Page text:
I am an outlaw, I was born an outlaw’s son
The highway is my legacy
On the highway I will run
In one hand I’ve a Bible
In the other I’ve got a gun
— Outlaw Man, The Eagles

I wonder sometimes about the media’s apparent fascination with mobsters and motorcycle gang members. I suppose it is a reflection of society’s fascination with those characters — we see mobsters glorified in film and literature, even if they do ultimately end up facing justice or get blown away by rogues like them.

I had to handle (i.e. edit) a piece for my paper’s website this week about a reputed Montreal mobster in his 60s who was gunned down by assassins in Mexico. It was big news in our city. We gave it prominent play, as we always do with mob-related or motorcycle gang-related news. When I was going through our photo archives to add some pictures to the article, I was struck by how handsome the dead man had been, both as a young man and in his later years. Read: hunk. My heart melted: he had such gorgeous eyes, and he didn’t look fearsome in the least. Au contraire, he looked like a nice guy — even if he had served time for the death of a drug dealer. I thought, ‘you know, I might have dated him, if I had had the chance. I might have been comfortable in the role of a mobster’s moll.’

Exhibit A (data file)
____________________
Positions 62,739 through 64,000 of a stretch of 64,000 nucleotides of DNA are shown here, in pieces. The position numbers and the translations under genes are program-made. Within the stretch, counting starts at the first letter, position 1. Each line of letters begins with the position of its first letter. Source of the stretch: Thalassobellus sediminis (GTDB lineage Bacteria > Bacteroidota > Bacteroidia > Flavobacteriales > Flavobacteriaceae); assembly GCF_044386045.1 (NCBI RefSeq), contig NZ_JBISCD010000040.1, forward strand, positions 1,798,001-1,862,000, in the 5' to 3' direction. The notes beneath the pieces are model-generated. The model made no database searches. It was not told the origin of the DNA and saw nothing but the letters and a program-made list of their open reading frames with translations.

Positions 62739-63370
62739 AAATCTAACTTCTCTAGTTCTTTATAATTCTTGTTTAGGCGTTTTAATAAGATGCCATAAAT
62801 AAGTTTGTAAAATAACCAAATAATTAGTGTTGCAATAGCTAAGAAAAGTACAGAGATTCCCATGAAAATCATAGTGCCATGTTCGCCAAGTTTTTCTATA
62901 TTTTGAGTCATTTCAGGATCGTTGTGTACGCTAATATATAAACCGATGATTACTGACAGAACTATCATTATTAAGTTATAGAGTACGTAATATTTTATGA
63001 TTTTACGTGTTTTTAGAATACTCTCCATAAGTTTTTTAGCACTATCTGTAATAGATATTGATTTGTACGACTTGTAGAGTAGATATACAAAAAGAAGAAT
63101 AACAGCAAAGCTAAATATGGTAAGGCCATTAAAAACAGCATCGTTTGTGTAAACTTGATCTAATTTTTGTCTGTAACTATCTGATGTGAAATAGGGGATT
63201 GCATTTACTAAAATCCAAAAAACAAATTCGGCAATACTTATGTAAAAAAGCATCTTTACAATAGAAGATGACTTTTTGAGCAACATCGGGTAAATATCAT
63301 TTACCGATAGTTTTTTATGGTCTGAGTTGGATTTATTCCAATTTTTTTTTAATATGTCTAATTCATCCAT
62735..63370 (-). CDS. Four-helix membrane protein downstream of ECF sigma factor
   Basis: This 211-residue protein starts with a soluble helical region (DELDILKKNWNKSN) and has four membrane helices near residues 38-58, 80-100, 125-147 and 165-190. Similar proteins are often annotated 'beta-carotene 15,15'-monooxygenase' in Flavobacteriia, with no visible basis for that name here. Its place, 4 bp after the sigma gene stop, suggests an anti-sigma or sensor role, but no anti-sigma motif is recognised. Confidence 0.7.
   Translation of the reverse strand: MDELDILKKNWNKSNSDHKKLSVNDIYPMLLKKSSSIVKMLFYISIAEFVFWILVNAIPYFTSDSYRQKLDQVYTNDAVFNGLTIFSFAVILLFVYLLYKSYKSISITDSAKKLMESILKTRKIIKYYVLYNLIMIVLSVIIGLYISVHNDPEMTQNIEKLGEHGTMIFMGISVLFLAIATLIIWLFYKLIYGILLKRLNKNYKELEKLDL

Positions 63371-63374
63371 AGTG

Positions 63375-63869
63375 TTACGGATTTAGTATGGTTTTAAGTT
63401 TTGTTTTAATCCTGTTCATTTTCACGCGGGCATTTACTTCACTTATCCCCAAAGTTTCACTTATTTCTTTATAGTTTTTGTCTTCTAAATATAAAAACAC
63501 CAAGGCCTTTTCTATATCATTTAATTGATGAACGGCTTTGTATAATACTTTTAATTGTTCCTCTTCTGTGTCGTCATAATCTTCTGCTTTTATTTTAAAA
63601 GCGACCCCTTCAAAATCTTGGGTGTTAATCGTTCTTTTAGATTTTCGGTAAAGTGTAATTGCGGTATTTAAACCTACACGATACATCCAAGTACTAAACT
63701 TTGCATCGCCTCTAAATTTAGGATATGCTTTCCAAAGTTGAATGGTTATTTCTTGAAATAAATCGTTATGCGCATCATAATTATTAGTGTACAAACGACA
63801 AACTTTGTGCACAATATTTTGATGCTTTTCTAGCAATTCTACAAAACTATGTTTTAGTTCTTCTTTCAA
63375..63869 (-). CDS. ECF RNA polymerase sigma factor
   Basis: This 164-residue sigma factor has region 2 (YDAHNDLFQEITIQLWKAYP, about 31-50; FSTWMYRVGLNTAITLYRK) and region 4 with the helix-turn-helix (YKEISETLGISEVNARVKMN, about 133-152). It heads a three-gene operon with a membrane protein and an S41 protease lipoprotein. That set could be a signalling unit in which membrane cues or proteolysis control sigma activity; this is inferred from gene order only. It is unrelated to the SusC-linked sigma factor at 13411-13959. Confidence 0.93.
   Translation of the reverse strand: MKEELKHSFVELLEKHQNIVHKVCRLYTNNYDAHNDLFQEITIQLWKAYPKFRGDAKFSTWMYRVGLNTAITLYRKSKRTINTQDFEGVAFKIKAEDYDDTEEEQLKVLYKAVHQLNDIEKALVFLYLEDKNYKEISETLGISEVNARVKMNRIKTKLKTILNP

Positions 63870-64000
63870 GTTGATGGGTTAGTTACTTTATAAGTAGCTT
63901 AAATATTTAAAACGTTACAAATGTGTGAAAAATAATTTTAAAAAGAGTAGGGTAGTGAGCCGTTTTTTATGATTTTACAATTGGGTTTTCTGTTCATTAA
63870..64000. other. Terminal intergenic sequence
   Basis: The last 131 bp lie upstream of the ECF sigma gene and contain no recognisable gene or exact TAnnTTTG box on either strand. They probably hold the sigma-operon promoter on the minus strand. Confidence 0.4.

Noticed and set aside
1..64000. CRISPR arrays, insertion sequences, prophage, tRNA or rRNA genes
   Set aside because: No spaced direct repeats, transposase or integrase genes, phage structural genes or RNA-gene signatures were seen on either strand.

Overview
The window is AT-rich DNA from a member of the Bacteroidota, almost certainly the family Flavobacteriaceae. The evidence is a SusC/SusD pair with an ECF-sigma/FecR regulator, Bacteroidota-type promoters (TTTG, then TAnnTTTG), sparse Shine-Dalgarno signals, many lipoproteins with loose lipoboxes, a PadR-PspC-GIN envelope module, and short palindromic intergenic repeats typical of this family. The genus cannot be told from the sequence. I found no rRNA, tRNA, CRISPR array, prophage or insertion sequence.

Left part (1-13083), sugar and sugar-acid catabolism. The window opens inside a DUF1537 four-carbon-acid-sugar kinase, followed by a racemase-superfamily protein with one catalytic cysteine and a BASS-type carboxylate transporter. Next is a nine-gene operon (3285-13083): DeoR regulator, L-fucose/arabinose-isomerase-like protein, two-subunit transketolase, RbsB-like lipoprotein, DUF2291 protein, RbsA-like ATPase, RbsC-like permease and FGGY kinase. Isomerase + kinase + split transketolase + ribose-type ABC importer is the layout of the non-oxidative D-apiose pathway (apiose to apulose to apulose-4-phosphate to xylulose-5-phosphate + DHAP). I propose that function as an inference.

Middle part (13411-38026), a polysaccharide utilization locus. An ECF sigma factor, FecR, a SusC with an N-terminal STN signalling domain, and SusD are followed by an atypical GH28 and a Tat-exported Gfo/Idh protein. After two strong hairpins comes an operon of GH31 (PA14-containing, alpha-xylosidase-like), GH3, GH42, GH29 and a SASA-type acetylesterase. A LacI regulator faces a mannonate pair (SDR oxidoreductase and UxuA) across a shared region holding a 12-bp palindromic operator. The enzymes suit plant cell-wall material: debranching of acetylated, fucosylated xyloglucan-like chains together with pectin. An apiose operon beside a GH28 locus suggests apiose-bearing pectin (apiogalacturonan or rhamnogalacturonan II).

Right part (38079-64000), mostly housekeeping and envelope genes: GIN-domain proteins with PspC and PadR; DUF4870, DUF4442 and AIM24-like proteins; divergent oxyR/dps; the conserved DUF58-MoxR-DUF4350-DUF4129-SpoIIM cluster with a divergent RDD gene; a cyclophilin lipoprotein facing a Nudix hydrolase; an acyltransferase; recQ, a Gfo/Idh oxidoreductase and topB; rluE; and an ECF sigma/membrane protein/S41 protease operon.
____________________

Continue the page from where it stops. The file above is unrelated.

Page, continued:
I felt pretty much the same way a while back when handling an article about a former Hell’s Angel who took his own life as the police closed in on him. He had escaped from prison, and I guess he preferred to die rather than go back. He, too, was handsome, with soulful eyes. . . I might have dated him . . .

There must have been something in both of these men worth loving . . . After all, if there is a God, it loves them regardless of their misdeeds . . .

Woman, don’t try to love me
Don’t try to understand
A life upon the road is the life of an outlaw man
— Outlaw Man, The Eagles